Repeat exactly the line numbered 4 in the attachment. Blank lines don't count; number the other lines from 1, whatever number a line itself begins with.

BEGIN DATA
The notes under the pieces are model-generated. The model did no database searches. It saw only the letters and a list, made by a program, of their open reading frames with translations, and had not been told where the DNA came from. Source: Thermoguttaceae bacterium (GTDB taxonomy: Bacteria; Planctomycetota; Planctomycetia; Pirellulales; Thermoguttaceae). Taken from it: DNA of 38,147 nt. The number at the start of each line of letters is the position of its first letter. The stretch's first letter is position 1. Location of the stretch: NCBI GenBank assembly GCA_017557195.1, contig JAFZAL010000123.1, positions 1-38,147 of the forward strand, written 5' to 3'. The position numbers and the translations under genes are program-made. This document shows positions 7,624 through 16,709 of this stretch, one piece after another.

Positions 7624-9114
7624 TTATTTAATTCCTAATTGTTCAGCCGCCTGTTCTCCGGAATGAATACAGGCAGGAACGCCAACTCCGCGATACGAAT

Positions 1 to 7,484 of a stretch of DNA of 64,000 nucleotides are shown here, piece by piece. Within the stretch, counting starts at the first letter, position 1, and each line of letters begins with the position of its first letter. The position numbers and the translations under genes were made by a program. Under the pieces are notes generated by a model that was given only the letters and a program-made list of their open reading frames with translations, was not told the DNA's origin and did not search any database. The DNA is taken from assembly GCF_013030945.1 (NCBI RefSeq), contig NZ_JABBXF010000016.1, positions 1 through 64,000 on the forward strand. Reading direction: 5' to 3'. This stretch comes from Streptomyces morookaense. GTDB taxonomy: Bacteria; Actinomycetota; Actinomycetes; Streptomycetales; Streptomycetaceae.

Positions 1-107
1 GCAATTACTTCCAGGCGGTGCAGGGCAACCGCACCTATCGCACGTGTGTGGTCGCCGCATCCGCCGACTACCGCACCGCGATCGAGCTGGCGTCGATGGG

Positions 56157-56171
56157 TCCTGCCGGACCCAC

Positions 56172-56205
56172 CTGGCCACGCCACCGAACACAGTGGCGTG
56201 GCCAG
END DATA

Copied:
Positions 1 to 7,484 of a stretch of DNA of 64,000 nucleotides are shown here, piece by piece. Within the stretch, counting starts at the first letter, position 1, and each line of letters begins with the position of its first letter. The position numbers and the translations under genes were made by a program. Under the pieces are notes generated by a model that was given only the letters and a program-made list of their open reading frames with translations, was not told the DNA's origin and did not search any database. The DNA is taken from assembly GCF_013030945.1 (NCBI RefSeq), contig NZ_JABBXF010000016.1, positions 1 through 64,000 on the forward strand. Reading direction: 5' to 3'. This stretch comes from Streptomyces morookaense. GTDB taxonomy: Bacteria; Actinomycetota; Actinomycetes; Streptomycetales; Streptomycetaceae.